White House summit on botnet combat held

Industry titans gather to figure out how to keep people off zombie networks.

When a bunch of important people meet at the White House to discuss a problem, chances are the problem is pretty big.

Such is the case with botnets, the subject of a White House summit yesterday. Botnets are series of computers that are infected without their owners knowing it. Those computers, possibly your computer, are then used to send spam, relay stolen data -- all sorts of bad stuff.

Declan McCullagh writes for CNET and has this news about the war against botnets.

Declan McCullagh: It's not good. The criminals, and there really are criminals behind this, are getting smarter, botnet software is getting better at hiding from the good guys, and so this is an uphill battle. It's probably something that we'll never eradicate, but we'll just learn to live with and people will get better at deleting it from their computers, really getting rid of the stuff.

Moe: What was the big take away from the summit?

McCullagh: It's financial service companies - these are banks, credit card providers that are going to talk more with Microsoft, they're going to talk more with Apple, they're going to talk more with Comcast and AT&T because everyone has a stake in trying to make sure computers aren't infected with bad software.

Once these Corporate Internet Superfriends team up, they would be able to spot problems more effectively, says Allan Friedman of Brookings. "The Internet Service Providers are working together to detect a botnet -- gosh, this small grandmother who only uses her computer to check her church website every two weeks has suddenly started to send a whole bunch of data to a random machine in Bulgaria, maybe we should look into that: Is the sort of thing that we can detect and you can do that in an automated fashion."

So corporate bigwigs meet at the White House about this. Government and private industry.

But Chris Hoofnagle of Berkeley's Center for Law and Technology says you and me play a large role in fighting botnets. "The government has finally caught on to the idea that much of the problem resides in the private sector, but the private sector doesn't want to clamp down too hard on its users. I mean, just imagine if your ISP started to annoy you about the security settings of your computer, you might try a different ISP or all those security settings might get in the way of you using the Internet, and then all of a sudden, you know, the Internet is no good for you. So, there is this balance between accepting responsibility for how one uses the Internet and ease of use."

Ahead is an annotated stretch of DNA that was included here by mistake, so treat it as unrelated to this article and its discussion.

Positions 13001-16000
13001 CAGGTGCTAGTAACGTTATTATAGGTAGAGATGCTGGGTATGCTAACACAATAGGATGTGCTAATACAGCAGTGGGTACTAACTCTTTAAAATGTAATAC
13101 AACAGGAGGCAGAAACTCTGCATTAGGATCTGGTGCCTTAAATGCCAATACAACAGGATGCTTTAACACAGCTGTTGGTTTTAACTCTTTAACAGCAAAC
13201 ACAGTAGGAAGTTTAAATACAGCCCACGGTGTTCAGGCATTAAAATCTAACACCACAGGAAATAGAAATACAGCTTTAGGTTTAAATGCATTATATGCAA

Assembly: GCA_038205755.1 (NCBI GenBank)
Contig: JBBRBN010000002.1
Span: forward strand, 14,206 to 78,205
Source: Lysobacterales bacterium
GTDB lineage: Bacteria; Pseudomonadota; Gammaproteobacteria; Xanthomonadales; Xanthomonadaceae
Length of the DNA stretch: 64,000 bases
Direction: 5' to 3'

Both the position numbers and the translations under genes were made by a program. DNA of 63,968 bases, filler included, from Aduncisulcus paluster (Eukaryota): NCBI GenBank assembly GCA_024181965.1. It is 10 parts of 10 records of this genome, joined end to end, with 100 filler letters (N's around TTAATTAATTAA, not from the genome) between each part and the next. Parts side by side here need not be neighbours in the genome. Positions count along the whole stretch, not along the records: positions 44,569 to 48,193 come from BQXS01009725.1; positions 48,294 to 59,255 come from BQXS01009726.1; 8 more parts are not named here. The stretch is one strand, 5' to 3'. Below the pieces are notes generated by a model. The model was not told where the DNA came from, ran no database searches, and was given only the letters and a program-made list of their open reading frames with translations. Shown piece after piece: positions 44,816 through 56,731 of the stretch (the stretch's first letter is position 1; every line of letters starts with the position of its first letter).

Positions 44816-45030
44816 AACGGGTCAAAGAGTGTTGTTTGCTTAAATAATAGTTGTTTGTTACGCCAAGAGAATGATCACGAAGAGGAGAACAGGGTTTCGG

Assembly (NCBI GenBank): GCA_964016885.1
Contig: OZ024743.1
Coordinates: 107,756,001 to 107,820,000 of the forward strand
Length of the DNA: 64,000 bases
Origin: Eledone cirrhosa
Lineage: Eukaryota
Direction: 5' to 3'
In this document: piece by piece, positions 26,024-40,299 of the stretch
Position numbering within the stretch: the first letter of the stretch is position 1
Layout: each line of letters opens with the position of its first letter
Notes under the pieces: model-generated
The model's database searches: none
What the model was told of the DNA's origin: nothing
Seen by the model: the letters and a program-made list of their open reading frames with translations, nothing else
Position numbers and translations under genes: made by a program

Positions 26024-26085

Good luck. Update your software.

**

Here to discuss recent developments at Apple, our regular expert on Apple, Siri, the personal assistant from the iPhone 4S.

Moe: Hi Siri.

Siri: I didn't find any meetings.

Moe: I didn't ask you for any meetings. I was just saying hello.

Siri: Hello.

Moe: Apple's CEO Tim Cook says TV is an area of intense interest for the company, but in a recent interview, he said there was no imminent launch of an Apple television set, despite a lot of rumors that it's on the way. Siri, is Apple making a TV?

Siri: I haven't a clue.

Moe: Oh, that's how it's going to be. OK, let's move on. Next item. Some photos have leaked online of what looks like a case for a new iPhone, but with a much bigger screen. Siri, will the iPhone 5 be bigger?

Siri: There's no iPhone number for Will Ferrell in your contacts.

Moe: Wait, who's talking about Will Ferrell.

Siri: Checking on that for you. OK. How about a web search for who's talking about Will Ferrell?

Moe: No no. Forget it. OK, last thing. Tim Cook also says that he wants to use you, Siri, in more Apple products. Siri, where are you going next?

Siri: Wherever you are. That's where I am.

Moe: OK. Fine. Goodbye, Siri.

Siri: Bye.

About the author

John Moe is the host of Marketplace Tech Report, where he provides an insightful overview of the latest tech news.

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